Lewis H. Bailey (1818-1899) was a local banker, merchant, and hotel proprietor in Ridgefield, Connecticut. He had this stunning Italianate Villa home built on Main Street before the American Civil War. Bailey was savvy in realizing the upcoming development boom in town as wealthy New Yorkers began to arrive in town to build summer houses to escape the cramped city living and polluted air, and he began to sell off land and develop streets in the village. To house some shorter-term summer residents, Bailey constructed and operated the old Bailey Inn on a lot adjacent to his own home. The inn was torn down in the 1920s as the town’s dynamic as a summer town began to change with more more year-round residency. The Italianate Villa is a lasting legacy of Bailey and his impact on the town. The home with its square tower and detached carriage house are in a great state of preservation and significantly contribute to the character of Main Street.
When Ridgefield, Connecticut was settled in 1708 by Europeans, there was only one Episcopal Church in the state, and the general assembly allowed dissenters their own churches so long as they continued to pay taxes to support the Congregational Church. Ridgefield’s first Episcopal church, St. Stephen’s was built in 1740 on land granted by the Proprietors who founded the town and laid out lots along the towns new Main Street. In 1776, St. Stephen’s minister, Epenetus Townsend, a Tory (loyal to the British), was ordered to leave town with his wife and five children when the Revolution picked up steam. He was appointed chaplain to a British regiment and in 1779, the battalion was ordered to Nova Scotia. En route by vessel, a severe storm arose and all passengers were lost. The church was taken over by the commissary department of the American Army. During the Battle of Ridgefield, British troops set it on fire as a statement to the townspeople. The church was replaced two more times until 1914 when the present building was constructed. The Colonial Revival church is absolutely stunning and built from plans by (unknown to me) architect Walter Kerr Rainsford. The rubblestone church is one of the most pleasing designs I have seen in Connecticut!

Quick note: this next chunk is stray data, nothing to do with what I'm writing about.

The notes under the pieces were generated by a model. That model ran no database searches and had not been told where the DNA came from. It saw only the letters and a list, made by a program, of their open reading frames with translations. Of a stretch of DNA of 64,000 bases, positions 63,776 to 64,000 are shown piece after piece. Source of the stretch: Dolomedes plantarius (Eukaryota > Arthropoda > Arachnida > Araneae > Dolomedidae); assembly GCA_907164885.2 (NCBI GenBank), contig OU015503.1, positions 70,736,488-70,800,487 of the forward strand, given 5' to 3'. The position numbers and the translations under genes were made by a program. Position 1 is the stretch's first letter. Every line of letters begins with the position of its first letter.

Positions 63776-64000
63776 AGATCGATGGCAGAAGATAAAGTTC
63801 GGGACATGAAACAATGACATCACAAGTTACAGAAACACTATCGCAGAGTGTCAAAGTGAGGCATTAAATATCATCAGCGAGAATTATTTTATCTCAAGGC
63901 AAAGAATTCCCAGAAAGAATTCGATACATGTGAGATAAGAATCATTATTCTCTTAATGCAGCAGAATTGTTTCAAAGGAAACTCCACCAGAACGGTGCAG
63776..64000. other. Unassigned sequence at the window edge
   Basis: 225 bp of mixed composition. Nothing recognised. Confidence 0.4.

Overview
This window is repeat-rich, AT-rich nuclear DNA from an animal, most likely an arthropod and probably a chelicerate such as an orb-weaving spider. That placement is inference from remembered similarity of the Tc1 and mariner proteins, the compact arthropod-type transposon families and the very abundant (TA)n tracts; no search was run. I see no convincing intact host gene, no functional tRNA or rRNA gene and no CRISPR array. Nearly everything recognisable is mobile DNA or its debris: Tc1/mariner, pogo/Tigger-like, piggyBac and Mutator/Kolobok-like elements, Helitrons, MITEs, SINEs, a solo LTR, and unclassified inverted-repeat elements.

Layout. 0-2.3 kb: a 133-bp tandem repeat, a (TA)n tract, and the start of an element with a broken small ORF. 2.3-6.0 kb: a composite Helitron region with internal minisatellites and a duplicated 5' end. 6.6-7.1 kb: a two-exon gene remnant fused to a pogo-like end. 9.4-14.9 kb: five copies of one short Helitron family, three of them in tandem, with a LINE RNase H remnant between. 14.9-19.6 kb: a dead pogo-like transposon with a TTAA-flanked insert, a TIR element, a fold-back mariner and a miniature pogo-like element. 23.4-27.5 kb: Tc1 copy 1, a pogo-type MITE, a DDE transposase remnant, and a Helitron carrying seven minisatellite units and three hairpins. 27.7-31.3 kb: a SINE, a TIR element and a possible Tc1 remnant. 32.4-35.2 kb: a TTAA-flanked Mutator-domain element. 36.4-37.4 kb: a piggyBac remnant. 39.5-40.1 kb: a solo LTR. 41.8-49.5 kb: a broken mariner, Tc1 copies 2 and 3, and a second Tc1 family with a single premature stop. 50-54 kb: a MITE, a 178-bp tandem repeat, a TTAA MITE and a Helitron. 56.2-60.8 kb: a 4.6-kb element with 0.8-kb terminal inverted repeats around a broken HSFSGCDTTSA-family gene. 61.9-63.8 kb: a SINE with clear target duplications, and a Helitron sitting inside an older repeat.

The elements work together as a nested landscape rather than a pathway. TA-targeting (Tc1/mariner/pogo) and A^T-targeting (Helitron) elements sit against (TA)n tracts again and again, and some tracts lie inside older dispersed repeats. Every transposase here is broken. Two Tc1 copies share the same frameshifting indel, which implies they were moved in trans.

Located next to the Reverend Thomas Hawley House (last post), this gingerbread cottage on Ridgefield’s Main Street looks straight out of a fairy tale! The home appears to have been built around the Civil War (or a renovation of an earlier house) and blends Italianate and Gothic detailing elegantly under one roof. The home was built on land that was owned by the Hawley descendants and was occupied by a few members of the family until it sold out of Hawley ownership in the 20th century. The house was purchased in 2002 by Gregory and Valerie Jensen who restored the home. Mrs. Jensen is the founder of the Prospector Theatre, a non-profit cinema dedicated to providing a higher quality of life through meaningful employment to people with disabilities.